China develops rare drug to treat cancer patients

BEIJING, Nov 20 (INP): A Chinese pharmaceutical firm has won International market for a self-developed lymphoma drug, giving a boost to domestic drug makers’ ambitions to create new treatments for cancer patients around the world.

The drug, known as Brukinsa, is a product from Beijing-based BeiGene. It received the FDA’s approval and will probably become available to US patients by the end of the year, said Wu Xiaobin, BeiGene, the company’s president, reports China Economic Net.

“The drug’s entry into the US, home of the world’s most strictly regulated and advanced pharmaceutical market, will boost other domestic drugmakers’ confidence as they eye the global market,” he said.

The green light also underlines China’s progress in upgrading its pharmaceutical sector from its traditional strategy of making generic drugs to innovation-driven drug development, Wu said.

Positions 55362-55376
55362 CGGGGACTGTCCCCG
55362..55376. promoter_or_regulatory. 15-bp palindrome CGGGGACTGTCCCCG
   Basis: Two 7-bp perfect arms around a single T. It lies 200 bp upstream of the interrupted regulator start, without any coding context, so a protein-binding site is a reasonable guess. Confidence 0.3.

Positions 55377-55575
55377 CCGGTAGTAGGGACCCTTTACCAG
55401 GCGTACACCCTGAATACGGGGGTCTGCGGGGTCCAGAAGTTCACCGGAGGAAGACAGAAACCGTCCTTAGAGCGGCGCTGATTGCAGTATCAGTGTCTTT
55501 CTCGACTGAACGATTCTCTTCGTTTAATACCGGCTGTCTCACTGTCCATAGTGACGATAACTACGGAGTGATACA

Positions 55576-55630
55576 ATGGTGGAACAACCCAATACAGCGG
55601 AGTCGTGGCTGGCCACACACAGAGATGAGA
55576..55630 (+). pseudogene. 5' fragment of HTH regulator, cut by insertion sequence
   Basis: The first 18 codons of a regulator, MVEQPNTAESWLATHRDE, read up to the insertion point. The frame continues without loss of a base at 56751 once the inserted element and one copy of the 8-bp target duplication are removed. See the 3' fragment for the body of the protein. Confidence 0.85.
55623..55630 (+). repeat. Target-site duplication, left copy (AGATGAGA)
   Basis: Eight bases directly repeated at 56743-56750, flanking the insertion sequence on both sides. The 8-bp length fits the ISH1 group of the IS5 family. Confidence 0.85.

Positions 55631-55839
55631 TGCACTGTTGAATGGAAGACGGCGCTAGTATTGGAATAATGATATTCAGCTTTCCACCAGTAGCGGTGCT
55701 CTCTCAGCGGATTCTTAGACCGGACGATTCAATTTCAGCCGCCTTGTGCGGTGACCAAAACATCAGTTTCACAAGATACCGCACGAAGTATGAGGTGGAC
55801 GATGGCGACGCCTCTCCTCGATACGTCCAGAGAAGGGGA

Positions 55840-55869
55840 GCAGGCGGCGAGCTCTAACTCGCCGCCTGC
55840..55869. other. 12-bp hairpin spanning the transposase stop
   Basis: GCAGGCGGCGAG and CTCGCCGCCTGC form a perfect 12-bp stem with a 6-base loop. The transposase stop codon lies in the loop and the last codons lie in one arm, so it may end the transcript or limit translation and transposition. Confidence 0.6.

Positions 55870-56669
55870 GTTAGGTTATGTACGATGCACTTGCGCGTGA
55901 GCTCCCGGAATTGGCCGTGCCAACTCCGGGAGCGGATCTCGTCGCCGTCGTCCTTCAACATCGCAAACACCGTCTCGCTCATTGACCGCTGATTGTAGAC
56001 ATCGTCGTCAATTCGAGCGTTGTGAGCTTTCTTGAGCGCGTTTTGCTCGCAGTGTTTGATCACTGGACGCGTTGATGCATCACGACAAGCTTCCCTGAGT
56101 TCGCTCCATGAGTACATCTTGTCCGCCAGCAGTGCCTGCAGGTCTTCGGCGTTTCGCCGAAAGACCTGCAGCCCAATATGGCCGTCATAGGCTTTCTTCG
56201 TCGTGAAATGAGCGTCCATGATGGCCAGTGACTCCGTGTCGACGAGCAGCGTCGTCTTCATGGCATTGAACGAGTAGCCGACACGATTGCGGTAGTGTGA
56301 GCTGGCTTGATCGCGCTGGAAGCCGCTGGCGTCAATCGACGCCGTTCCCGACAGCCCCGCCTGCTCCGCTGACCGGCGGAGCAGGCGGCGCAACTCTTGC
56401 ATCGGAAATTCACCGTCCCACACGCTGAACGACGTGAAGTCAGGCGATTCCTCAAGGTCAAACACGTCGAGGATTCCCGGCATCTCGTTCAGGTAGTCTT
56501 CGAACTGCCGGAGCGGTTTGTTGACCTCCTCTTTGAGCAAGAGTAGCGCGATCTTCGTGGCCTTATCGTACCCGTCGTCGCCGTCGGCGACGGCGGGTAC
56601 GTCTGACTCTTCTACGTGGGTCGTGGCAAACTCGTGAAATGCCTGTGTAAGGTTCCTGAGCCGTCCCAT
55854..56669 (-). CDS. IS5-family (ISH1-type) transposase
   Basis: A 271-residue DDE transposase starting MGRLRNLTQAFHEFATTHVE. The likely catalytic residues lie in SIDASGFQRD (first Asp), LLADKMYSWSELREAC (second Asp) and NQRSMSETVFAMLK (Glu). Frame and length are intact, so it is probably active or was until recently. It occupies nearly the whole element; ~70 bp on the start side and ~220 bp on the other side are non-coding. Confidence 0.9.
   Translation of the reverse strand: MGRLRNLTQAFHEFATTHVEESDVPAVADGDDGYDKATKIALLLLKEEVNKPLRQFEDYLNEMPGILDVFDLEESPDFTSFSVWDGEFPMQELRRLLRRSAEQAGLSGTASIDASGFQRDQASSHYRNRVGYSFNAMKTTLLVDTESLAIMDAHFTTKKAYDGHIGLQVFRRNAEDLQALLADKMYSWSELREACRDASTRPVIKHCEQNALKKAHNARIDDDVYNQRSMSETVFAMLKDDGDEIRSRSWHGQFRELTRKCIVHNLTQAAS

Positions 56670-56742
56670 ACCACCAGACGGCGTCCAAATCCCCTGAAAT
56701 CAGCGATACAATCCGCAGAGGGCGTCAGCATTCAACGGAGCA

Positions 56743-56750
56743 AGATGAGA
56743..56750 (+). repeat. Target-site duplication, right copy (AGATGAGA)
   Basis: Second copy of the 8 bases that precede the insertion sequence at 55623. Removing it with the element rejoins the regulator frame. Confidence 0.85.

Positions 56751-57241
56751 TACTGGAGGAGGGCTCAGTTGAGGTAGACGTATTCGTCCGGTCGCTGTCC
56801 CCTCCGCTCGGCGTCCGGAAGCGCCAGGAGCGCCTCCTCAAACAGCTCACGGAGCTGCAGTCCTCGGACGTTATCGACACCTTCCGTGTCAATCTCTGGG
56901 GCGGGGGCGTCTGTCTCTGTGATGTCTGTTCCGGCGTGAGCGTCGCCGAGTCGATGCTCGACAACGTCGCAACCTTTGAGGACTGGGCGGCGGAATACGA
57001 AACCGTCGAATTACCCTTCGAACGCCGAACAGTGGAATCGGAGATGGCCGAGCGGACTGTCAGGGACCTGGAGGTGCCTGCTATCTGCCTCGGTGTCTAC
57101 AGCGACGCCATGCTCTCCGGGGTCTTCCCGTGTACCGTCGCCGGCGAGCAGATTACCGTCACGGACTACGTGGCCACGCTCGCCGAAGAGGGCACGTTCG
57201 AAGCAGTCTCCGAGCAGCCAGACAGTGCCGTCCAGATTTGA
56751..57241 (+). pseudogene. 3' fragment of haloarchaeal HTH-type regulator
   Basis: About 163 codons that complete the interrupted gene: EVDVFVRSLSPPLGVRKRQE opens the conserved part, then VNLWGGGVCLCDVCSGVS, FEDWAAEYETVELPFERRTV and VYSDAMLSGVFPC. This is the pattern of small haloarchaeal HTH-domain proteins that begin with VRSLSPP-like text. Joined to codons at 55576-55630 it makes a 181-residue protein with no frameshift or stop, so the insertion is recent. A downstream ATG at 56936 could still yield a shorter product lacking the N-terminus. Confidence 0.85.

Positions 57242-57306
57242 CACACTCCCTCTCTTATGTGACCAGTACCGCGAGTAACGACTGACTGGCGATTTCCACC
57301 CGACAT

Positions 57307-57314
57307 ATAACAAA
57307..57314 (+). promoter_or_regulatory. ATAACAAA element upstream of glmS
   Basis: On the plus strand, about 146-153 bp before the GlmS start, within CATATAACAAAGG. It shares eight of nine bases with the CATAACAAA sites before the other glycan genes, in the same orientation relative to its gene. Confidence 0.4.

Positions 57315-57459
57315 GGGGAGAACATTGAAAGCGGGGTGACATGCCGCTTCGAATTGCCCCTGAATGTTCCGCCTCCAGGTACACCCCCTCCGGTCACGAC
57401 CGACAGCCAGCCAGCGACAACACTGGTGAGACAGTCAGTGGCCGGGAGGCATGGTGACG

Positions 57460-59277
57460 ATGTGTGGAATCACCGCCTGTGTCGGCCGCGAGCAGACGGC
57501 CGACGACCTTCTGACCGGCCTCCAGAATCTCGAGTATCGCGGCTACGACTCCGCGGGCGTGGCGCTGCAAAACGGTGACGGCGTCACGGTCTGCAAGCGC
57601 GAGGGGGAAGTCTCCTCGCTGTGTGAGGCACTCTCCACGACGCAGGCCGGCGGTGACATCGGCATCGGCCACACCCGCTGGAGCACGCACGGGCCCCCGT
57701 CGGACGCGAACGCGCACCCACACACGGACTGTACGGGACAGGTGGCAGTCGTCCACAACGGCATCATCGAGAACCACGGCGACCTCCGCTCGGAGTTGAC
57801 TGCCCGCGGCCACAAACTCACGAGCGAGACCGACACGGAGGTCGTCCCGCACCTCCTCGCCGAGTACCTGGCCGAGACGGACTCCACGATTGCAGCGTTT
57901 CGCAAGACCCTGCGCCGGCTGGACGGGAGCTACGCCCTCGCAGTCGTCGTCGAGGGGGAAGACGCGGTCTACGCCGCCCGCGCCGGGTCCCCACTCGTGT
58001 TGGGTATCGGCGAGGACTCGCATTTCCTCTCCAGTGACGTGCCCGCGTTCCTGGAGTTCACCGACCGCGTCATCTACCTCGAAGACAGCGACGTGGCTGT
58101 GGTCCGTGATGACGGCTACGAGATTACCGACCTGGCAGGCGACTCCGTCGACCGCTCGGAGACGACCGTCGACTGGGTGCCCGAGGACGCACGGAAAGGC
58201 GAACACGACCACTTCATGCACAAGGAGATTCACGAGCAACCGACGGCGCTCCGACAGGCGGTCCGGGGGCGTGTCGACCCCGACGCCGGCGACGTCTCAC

“Chinese biotech firms are on the rise and are set to benefit patients in developed and developing countries alike,” he added.

The company said its application for commercializing the drug in China, which was submitted to the National Medical Products Administration last year, is under review through a domestic fast-track pathway and is expected to be approved in the near future.

The fact that US market regulators have validated trial results drawn solely from labs in China, the first such validation of its kind, is also of deep significance.

The patients with mantle cell lymphoma, a rare and aggressive form of non-Hodgkin’s lymphoma, will be able to access this Chinese-developed drug on the condition that they have received at least one prior therapy.

The company has also stepped up clinical trials using the same drug on other types of blood or lymph tumors.

“The new drug tackles a type of malignant tumor that afflicts patients who are in dire need of affordable and effective treatment options and deploys a cell-signaling method, one of the hottest sought-after approaches in drug development around the globe,” said Wang Yu, former director-general of the Chinese Center for Disease Control and Prevention.

INP/J/SB